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Alameda Aire Cálido de Abril album cover
2.38 | 10 ratings | 1 reviews | 20% 5 stars

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Studio Album, released in 1981

Songs / Tracks Listing

1. Aire cálido de abril (4:05)
2. Puente azul (3:47)
3. Santa Clara (5:30)
4. Cuando llega la aurora (3:56)
5. El portil (3:07)
6. Sangre Caliente (3:23)
7. Zalima (3:38)
8. Tierra del sur (3:25)
9. Urbana princesa en flor (5:12)

Total Time 36:03

Line-up / Musicians

- José Roca / guitars, lead vocals
- Rafael Marinelli / keyboards
- Manuel Marinelli / keyboards
- Manuel Rosa / bass
- Luis Moreno / drums, percussion

- Enrique Melchor / Spanish guitar (9)
- Javier Benet / Symphonic percussion
- Tito Duarte / Latin percussion
- David Thomas / String and brass arrangemens (except for 4, 7, 8)
- Pedro Vicedo / String arrangements (5)
- José María Guzmán & Jesús Conde / Backing vocals (9)

Thanks to Cesar Inca for the addition
and to Cesar Inca for the last updates
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ALAMEDA Aire Cálido de Abril ratings distribution

(10 ratings)
Essential: a masterpiece of progressive rock music(20%)
Excellent addition to any prog rock music collection(20%)
Good, but non-essential (10%)
Collectors/fans only (50%)
Poor. Only for completionists (0%)

ALAMEDA Aire Cálido de Abril reviews

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Collaborators/Experts Reviews

Review by ClemofNazareth
2 stars I’m not sure these guys really qualify as progressive folk. At least this album doesn’t as far as my ears are concerned. I’d like to get my hands on one of their first two albums sometime to make a comparison, because I’ve read good things about them. But this third release from the band reflects very heavily the age in which it was released; namely, the early eighties. The fact is I found this among a stack of my brother-in-law’s albums which included the late Rocío Dúrcal (and Juan Gabriel of course), Enrique Guzmán, Vikki Carr, and a bunch of Baja California mariachi bands I’ve never heard of. So I expected something at least mildly commercial, probably ethnically dated and conservative, and folkish.

Well, partially true it turns out. Since these guys are Spanish the stylistic influences run closer to flamenco than mariachi, and they aren’t anywhere near as commercial or dated as Ms. Dúrcal and her light-loafered sidekick. Don’t get me wrong by the way – I loved Rocío Dúrcal’s music and was listening to one of her Juan Gabriel collaborations when I met my future wife. But that’s not what I look for in my prog.

And that’s pretty much where the problems come in. These guys have a lot of the right trappings: twin keyboards, highly flourished Latin percussion, a great and emotive vocal presence in José Roca, and some excellent (although underemphasized) brass and string arrangements. But the downside is that the music itself (and most of the lyrics) are steeped in gaudy eighties shtick, beginning somewhere in the middle of the third track and running through the end of the album. The simple rhythms are obviously intended to make the music danceable, and the keyboarding Marinelli brothers have an annoying tendency to lay down a short keyboard or piano sequence and then repeat it ad nauseum rather than experimenting with more complex variations. Occasionally an interesting riff makes its way into the equation, but for the most part this is a rather pedestrian attempt at commercially palatable music that has not aged well at all these past twenty-seven years.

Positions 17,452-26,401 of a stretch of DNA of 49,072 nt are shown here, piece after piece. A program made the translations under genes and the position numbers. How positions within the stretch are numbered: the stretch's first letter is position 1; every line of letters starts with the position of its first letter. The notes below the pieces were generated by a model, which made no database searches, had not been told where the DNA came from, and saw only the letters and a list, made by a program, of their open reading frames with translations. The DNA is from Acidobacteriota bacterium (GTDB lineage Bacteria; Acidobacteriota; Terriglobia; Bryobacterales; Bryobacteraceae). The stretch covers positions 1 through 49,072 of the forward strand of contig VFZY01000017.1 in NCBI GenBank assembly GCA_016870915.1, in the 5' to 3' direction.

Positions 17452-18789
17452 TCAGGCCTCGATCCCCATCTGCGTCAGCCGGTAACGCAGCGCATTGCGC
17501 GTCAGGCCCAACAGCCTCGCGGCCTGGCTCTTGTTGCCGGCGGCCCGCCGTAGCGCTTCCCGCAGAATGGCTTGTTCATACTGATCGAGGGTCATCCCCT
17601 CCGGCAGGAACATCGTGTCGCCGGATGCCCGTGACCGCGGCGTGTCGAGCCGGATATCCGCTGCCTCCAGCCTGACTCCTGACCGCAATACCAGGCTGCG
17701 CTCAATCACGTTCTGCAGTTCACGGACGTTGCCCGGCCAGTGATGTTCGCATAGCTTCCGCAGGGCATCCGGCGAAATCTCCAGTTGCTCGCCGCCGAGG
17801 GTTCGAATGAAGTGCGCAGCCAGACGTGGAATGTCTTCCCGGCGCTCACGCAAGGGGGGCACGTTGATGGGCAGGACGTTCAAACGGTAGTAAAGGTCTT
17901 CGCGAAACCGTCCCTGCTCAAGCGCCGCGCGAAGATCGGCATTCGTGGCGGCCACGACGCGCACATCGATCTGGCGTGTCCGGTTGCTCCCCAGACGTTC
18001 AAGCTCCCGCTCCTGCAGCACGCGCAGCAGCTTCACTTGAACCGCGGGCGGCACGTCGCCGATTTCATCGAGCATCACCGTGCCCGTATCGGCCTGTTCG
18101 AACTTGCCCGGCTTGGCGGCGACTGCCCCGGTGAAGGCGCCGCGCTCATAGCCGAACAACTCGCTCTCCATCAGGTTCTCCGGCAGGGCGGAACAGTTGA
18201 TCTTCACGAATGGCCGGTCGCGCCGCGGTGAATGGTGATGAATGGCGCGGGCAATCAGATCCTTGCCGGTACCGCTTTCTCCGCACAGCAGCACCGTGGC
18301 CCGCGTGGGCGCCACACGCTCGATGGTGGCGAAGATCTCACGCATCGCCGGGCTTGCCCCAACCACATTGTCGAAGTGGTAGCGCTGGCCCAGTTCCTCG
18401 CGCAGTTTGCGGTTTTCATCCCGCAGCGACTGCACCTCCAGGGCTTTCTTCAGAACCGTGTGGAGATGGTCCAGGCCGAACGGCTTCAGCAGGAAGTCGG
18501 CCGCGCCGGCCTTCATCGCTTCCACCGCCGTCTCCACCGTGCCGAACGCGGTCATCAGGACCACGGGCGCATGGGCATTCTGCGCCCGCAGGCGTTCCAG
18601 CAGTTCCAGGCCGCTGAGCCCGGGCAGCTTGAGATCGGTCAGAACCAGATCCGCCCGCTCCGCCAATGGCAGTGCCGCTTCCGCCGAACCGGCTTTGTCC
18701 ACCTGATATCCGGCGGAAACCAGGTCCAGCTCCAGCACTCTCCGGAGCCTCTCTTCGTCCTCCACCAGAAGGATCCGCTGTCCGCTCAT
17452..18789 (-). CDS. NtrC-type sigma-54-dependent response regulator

There are a few exceptions, and one is the opening title track. The piano, string arrangements and soft percussion are a very promising lead-in to the album. And like I said José Roca has a very solid and emotional voice that is perfect for flamenco-inspired folk music. This one still ends up sounding a bit in the style of Ms. Carr’s Spanish efforts of the seventies, but the instrumentals save it in the end. “Puente Azul” moves a bit closer to lounge-act territory, but still the string arrangements and keyboards are solid.

But somewhere in the middle of “Santa Clara” the band takes a great keyboard, string and guitar instrumental and morphs it into some sort of almost calypso dance number in a very abrupt and unflattering way. The awkward and poorly mixed fadeout ending completes the destruction of what could have been a solid track.

The band partially redeems themselves with another flamenco and piano composition on “Cuando llegue la Aurora”, and the instrumental “El Portil “, while heavily electronic, is an interesting flight of fantasy. “Sangre Caliente” is unexceptional but at least skirts the borders of folk, albeit in a rather cheesy eighties fashion. The vocals particularly pass the line of emotional and become trite by the end.

But all is lost with the one-two dance beat and keyboard finger exercises of “Zalima” and the very similar “Tierra del Sur”, and by the time the closing poppy show tune-like “Urbana Princesa en Flor” comes around I’m beginning to tire of this album.

This isn’t a bad album, but it also isn’t what I would have expected considering what great praise I’ve seen heaped on these guys in other reviews I’ve read, mostly of their first two albums. I can’t speak for those since I’ve not heard them, but as a representative of the band I can only hope this is not their finest work. Almost three stars for the three solid tracks on the front side of the album, but I’m going to go with two stars as a prog folk work and hope that I get a chance to hear better music from their other albums some day.


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